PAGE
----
Bach: Prelude and Fugues from The Well-Tempered Clavier, Book II
No 1 in C Major, BWV 870
No 14 in F Sharp Minor, BWV 883
Schoenberg: Six Little Piano Pieces, Op. 19
Schumann: Waldszenen, Op. 82
Schumann: Piano Sonata No 2 in G Minor, Op. 22
Schumann: Fünf Gesänge der Frühe, Op. 1333
After Wednesday night's big Romantic orchestral hoopla consisting in Brahms' overture, concerto and symphony, not to mention a little Wagner bonus for good measure, last night was a decidedly more sedate but no less exciting affair with a recital, dedicated to the memory of Sir Colin Davis as well, by the undisputed First Lady of the Piano Mitsuko Uchida. When such a celebrated musician headlines, needless to say the program is mere details, but in this case the mere details were rather intriguing as they included restrained Classicism and vibrant Romanticism, with Arnold Schoenberg, of all people, acting as the go-between. Hmmm...
Bach is a name always welcome on any kind of program. And when his compositions are played by such expert hands, flawlessly striking the perfect balance between grace and assertiveness, their intrinsic clarity and unfussy elegance cannot but unperturbedly shine on. So there was ever-mesmerizing Dame Mitsuko Uchida, effortlessly negotiating the early German master's works with a subtle touch and plenty of poise.
Although I've always had a love/hate relationship with Schoenberg (Fell in deep love with Verklärte Nacht, ran out screaming of Pierrot Lunaire), I am still open to discovering new works of his because, well, he is who he is. Those Six Little Piano Pieces were actually tiny and the whole thing was over in about... six minutes. They, however, packed a lot of tension in this short period of time and constantly kept the audience on their feet, wrapping up at their most Romantic point, when bell-like chords expressed grief over the death of Gustav Mahler, Schoenberg's close friend and fellow Viennese music man.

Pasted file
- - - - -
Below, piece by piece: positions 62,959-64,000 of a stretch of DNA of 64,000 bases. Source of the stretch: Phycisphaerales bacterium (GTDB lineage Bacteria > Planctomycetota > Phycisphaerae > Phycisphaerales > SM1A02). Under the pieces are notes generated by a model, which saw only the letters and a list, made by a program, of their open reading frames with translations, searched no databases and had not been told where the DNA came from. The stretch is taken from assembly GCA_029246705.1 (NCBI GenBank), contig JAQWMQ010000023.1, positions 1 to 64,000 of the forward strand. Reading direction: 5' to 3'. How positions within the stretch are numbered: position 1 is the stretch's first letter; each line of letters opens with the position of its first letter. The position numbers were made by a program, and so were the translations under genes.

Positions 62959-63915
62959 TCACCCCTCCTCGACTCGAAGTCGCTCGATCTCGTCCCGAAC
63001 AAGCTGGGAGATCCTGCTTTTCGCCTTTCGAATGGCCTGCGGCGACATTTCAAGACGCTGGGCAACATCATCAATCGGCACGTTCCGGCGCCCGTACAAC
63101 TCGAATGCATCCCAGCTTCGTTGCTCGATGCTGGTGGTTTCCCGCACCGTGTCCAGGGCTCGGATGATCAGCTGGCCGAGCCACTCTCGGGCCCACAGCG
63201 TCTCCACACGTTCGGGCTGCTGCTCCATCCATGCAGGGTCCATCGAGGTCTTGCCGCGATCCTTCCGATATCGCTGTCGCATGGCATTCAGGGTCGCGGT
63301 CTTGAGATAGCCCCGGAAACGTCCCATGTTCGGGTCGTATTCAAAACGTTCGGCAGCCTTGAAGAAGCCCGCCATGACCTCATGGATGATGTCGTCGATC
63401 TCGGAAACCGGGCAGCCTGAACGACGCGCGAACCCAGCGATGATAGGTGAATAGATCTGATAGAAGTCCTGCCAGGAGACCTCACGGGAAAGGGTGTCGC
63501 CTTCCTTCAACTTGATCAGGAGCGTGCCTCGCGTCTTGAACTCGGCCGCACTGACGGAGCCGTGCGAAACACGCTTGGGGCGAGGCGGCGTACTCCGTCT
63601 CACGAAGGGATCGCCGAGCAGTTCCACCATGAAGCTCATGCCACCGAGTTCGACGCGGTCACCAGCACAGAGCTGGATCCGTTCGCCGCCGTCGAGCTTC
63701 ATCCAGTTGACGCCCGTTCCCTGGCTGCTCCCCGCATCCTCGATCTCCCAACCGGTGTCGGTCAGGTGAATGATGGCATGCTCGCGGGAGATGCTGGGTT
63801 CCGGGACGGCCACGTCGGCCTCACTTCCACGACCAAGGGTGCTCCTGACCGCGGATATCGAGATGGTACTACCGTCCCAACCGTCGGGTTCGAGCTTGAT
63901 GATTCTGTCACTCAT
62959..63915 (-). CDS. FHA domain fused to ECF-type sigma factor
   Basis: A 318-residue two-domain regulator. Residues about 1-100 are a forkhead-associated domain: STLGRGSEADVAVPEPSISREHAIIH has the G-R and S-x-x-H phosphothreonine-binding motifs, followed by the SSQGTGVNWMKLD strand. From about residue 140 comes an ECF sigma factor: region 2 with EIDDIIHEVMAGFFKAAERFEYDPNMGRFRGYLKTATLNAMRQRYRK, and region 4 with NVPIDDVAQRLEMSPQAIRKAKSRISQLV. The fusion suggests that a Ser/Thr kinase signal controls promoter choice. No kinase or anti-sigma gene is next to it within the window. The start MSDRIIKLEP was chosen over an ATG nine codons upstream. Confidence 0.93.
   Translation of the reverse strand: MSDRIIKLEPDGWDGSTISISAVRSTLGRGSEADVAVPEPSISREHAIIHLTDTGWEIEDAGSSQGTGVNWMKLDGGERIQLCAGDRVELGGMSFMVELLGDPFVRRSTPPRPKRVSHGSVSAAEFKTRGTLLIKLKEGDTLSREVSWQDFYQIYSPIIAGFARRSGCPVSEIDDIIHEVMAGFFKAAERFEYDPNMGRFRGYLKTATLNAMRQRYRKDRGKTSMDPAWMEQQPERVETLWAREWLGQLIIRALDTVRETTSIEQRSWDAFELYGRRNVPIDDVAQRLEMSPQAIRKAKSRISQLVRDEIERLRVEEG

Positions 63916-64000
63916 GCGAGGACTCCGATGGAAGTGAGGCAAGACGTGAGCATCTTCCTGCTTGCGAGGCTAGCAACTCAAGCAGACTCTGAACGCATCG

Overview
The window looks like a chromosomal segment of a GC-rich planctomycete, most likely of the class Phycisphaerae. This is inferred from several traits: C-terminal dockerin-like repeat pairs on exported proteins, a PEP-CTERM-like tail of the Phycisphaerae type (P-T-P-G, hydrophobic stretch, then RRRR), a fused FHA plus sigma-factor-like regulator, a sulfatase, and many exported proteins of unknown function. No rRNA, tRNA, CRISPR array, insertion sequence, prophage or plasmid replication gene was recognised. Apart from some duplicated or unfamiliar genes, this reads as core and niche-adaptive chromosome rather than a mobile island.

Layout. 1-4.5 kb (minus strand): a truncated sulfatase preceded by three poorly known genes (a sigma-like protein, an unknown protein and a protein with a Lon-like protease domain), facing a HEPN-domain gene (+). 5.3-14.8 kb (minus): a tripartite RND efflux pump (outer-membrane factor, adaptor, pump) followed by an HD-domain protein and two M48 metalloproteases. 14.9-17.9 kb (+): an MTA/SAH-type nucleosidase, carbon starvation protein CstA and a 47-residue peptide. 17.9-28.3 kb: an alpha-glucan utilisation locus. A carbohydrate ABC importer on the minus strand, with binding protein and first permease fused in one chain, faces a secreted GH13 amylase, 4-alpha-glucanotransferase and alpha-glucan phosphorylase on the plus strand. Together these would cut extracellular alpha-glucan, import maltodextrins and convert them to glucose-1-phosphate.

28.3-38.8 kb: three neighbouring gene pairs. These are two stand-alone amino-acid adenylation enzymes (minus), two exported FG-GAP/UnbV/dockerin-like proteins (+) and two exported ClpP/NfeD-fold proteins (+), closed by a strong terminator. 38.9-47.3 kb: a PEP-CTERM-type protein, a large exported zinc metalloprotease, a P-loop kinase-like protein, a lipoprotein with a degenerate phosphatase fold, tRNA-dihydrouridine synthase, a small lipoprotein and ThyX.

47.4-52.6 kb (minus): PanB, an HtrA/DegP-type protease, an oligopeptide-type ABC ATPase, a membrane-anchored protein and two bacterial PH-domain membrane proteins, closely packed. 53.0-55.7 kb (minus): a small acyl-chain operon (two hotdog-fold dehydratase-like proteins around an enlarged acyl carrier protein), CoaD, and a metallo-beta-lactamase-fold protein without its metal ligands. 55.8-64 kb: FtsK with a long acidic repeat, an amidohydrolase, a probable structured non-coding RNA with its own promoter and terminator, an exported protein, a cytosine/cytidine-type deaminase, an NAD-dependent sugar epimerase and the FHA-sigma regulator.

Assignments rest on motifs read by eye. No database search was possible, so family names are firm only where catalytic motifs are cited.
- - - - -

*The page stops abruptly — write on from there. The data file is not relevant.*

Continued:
As it was, one could not have found a better transition to Schumann's hymn to nature that is his Waldszenen. Inspired by a walk in the woods, he recreated lively vignettes filled with sounds and visions associated with a bucolic environment, and Mitsuko Uchida guided us through those wonders of wilderness with poetry, gentleness, vivacity, and the occasional dissonance.
Then came the intermission, which yesterday was not only the usual welcome opportunity to stretch my legs, but also the eagerly awaited chance to flee over two seats and across the aisle in an attempt to escape the undesirable additional soundtrack provided by the relentlessly wheezing guy sitting next to me. Granted, in my new spot I no longer had the view, but most importantly I had gotten rid of the sound, so I declared victory. Once settled, a look around me indicated that quite a few companions of misery had managed to migrate to quieter vicinities as well, which was not an easy task in the packed auditorium.
The second part of the program was therefore enjoyed to the fullest, starting with Schumann's early Piano Sonata No 2 in G Minor. An extensive and demanding virtuoso work, it however did not intimidate Mitsuko Uchida a bit as she handled it with her signature dexterity, vigor and finesse. The woman can clearly do no wrong.
Twenty years later and only three years before his death, Schumann wrote Fünf Gesänge der Frühe, whose occasional peculiarities bear unmistakable testimony to the composer's declining lucidity. Comprising a wide range of sounds and emotions, these Five Songs of Dawn are profoundly fascinating, if not always coherent. Here again, Mitsuko Uchida kept her insightful command over the music and delivered a beautifully nuanced performance of them.
Schumann's mysterious and heart-breaking swan song would have been a more than appropriate ending to a superb recital, but it turns out that we were in for two more delightful treats with Scarlatti's Sonata in D Minor and Mozart's Andante cantabile from Sonata in C Major. Just when we thought it could not have gotten much better, Mitsuko Uchida still managed to prove us wrong.